In Spain, the summer bullfighting season has begun. Once a time of celebration, the current recession and animal rights campaigners are casting doubt on the future of one of the country's most emblematic pastimes.
A crowd has gathered in the heat and dust of Moralzarzal, a small town outside Madrid. Accompanied by the strains of a brass-band, and lots of animated shouting, a bullfight is going on in the town's small bullring. This is a special training fight for very young matadors. The fighter in the center of the ring is just 14 or 15 years old and he is facing a young bullock. He and the other teenagers who are taking part are the next generation of bullfighters who hope one day to appear in the great bullrings of Spain and Latin America.
The ear of honor
The star of the show is Jesus Mejias. Just 14 years old, he has been awarded an ear from the bull he has just killed - a great honor for any matador. Jesus is ambitious and explains he hopes one day to appear in the bullrings of Madrid and Seville.
But like so many industries affected by Spain's economic crisis, bullfighting is struggling. With six million people out of work, even many hardcore aficionados are thinking twice about paying the 40 or 50 euros required for even a half-decent seat in a major bullring. And as demand dwindles, so too does the number of bullfights: in 2007, over 2,500 were held across Spain. This year, there will be fewer than 500, a drop of around 15 percent on 2012 alone.
Bullfighting spells disaster
Take the bull breeding farm, La Dehesa, also near Madrid. Among the cows mooing, and birds singing, the owner Juan José Rueda told DW how his sector is one of the most affected by the crisis.
"The bullfighting sector overall is extremely depressed because the economic crisis has hit it hard. We went from a period when there were an enormous number of bulls being produced to keep up with demand. But demand for bulls has dropped by nearly 50 percent due to the crisis."
Rueda's family have bred bulls on this farm for over a century and his animals have appeared in some of Spain's biggest bullrings. His children and grandchildren want to continue the family tradition, but he fears for the future, even whilst planning ways to survive.
"This is a tragedy. And a tragedy is what happened to the Titanic. But on the Titanic there were two groups of people: those who drowned and those saved themselves - and we need to grab the life raft to survive. We need to adapt, we need to produce fewer bulls, improve their quality, and we need bullfighters to work whenever they are needed."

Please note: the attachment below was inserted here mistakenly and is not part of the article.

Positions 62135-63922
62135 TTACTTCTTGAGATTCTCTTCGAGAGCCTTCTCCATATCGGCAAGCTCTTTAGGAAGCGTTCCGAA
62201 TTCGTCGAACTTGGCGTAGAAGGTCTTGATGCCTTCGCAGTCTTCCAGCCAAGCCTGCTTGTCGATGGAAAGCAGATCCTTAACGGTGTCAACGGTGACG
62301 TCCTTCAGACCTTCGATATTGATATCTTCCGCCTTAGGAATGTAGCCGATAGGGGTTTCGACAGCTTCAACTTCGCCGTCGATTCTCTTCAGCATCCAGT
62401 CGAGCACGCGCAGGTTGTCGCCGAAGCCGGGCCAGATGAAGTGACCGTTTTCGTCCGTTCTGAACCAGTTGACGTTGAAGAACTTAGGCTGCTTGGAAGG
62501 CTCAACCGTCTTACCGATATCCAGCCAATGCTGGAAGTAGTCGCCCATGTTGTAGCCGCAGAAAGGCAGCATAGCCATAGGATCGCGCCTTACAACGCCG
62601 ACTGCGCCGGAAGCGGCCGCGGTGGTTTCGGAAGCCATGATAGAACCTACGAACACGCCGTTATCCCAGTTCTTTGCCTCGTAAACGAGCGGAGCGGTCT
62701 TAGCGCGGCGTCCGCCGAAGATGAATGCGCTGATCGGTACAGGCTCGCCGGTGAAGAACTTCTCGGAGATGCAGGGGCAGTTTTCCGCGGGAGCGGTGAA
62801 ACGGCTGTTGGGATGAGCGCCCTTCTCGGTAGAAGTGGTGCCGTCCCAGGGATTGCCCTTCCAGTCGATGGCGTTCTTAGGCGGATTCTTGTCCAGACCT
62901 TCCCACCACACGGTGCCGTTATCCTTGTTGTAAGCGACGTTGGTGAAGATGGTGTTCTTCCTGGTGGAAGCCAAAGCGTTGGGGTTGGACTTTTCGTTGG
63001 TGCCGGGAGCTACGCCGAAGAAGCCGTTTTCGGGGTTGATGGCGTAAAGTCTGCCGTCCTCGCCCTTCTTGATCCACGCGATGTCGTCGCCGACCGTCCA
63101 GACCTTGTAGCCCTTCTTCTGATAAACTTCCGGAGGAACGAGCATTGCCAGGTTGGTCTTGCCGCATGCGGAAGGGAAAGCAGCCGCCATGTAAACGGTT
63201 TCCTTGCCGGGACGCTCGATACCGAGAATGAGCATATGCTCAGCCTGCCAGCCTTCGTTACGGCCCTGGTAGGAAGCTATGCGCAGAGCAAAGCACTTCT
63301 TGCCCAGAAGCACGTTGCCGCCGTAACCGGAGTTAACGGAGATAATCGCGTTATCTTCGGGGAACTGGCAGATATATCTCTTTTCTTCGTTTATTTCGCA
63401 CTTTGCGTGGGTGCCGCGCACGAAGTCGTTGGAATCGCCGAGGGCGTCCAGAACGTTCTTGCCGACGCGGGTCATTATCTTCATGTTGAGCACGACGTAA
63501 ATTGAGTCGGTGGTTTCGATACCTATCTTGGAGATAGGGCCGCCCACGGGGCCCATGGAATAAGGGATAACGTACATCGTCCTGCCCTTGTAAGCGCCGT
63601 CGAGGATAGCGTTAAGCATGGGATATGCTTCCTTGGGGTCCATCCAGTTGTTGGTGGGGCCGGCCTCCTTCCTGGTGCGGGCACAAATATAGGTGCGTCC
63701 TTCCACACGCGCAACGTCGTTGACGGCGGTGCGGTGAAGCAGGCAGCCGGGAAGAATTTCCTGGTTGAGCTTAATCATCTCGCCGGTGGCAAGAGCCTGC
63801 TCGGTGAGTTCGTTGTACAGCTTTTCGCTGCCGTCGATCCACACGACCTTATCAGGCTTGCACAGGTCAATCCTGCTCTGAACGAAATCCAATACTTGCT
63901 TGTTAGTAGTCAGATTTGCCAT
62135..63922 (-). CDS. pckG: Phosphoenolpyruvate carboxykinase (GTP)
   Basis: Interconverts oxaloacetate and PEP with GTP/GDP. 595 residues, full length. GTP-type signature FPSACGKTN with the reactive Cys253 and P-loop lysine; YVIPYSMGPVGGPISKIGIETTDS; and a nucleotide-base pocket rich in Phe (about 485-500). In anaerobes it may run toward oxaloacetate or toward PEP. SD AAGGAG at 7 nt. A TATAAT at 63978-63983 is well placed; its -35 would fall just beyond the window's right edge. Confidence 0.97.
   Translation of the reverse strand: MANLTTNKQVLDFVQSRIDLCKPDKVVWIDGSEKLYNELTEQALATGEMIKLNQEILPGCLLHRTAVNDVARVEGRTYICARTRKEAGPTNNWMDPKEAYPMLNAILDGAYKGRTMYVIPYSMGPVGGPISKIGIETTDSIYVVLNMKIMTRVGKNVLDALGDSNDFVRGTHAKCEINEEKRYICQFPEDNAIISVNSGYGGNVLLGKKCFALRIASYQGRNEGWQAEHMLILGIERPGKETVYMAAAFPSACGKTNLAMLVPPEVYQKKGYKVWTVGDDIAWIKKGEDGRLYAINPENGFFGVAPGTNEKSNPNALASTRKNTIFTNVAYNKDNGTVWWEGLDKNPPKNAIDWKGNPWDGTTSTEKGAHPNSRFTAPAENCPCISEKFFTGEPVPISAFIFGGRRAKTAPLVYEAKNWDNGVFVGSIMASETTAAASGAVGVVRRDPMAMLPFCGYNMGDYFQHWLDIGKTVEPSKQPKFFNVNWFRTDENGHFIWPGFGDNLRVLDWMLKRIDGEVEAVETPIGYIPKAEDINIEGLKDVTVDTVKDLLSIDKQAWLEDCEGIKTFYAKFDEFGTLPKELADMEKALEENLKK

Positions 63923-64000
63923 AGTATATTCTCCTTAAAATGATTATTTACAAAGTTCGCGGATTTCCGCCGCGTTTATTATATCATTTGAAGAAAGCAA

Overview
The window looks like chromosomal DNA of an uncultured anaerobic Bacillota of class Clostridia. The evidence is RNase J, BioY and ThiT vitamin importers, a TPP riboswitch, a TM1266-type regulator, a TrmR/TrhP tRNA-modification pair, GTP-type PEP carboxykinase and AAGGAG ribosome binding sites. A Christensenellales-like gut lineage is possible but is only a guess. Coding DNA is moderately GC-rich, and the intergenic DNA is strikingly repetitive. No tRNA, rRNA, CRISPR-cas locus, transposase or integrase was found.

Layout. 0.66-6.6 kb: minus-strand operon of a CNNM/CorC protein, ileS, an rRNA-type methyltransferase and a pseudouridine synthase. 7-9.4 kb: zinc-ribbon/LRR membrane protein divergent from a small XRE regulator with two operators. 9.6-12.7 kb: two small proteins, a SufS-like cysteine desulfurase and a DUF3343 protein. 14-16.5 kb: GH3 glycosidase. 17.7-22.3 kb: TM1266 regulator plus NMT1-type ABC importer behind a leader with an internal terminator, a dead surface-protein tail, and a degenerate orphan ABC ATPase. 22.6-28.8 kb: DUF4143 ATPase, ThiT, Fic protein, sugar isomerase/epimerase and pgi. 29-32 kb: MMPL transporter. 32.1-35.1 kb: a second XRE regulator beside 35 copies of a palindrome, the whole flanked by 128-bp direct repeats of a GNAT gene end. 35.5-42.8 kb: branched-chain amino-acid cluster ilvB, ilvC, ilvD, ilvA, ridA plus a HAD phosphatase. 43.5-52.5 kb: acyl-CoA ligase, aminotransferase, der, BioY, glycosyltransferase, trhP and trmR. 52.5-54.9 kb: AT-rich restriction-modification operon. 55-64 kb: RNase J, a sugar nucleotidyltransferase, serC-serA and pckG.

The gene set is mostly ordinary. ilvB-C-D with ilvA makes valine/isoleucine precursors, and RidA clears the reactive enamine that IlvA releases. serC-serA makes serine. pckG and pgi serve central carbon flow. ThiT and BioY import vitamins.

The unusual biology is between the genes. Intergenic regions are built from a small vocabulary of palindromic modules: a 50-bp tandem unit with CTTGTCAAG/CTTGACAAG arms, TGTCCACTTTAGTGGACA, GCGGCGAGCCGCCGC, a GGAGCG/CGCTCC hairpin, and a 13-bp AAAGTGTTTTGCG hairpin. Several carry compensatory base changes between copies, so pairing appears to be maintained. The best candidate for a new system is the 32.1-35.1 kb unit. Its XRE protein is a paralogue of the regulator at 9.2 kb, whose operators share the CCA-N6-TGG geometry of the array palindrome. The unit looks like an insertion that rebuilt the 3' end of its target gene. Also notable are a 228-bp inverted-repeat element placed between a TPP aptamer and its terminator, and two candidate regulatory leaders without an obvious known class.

Killed by indifference?
But even if it does manage to adapt, bullfighting isn't just battling the economic crisis. It's also facing indifference. A recent poll showed that fewer than 30 percent of Spaniards support it. Bill Lyon is an American bullfighting expert who has lived in Spain since the early 1960s.
"You must consider this: until the early part of the 20th century, the only real entertainment in Spain was the theater and bullfighting. There wasn't football, there wasn't television, there weren't movies, people didn't have cars. Now bullfighting's just one more urban entertainment," competing and losing against much more popular, and often less controversial pastimes.
Meanwhile, animal rights campaigners have made themselves increasingly heard. Last year, the region of Catalonia joined the Canary Islands in banning bullfights. The Basque city of San Sebastian has also stopped staging them.
Economics beat passion and history
Bullfighting stirs strong emotions among those who oppose it and others who believe it is a crucial part of Spanish culture. Often, animal rights campaigners will exchange angry words with people arriving at a bullfight. Sharon Nunez is the spokeswoman for animal rights group, "Igualdad Animal". She told DW, "bullfighting will definitely disappear - we can see it in Catalonia, for example. This has made the bullfighters and the bullfighting industry more aware of how weak they really are and how much they have to fight back."
And it's not just because of the cruelty; she has economic reasons too for her prediction that it is a dying sport.
"We can see a growing amount of people who are opposed to bullfighting, we're in the middle of an economic crisis and people are beginning to question why, for example, 129 million euro coming from the European community go into bullfighting - this means the people in England, the people in France are paying for bullfighting. So I mean it's just a matter of time of people being aware of how much this is costing and how much it's hurting animals."
The one thing that both supporters and opponents of bullfighting do agree on is that it's in trouble. And if things continue the way they are, it looks as if the coming years could see Spain's fiesta suffer a long, painful, death.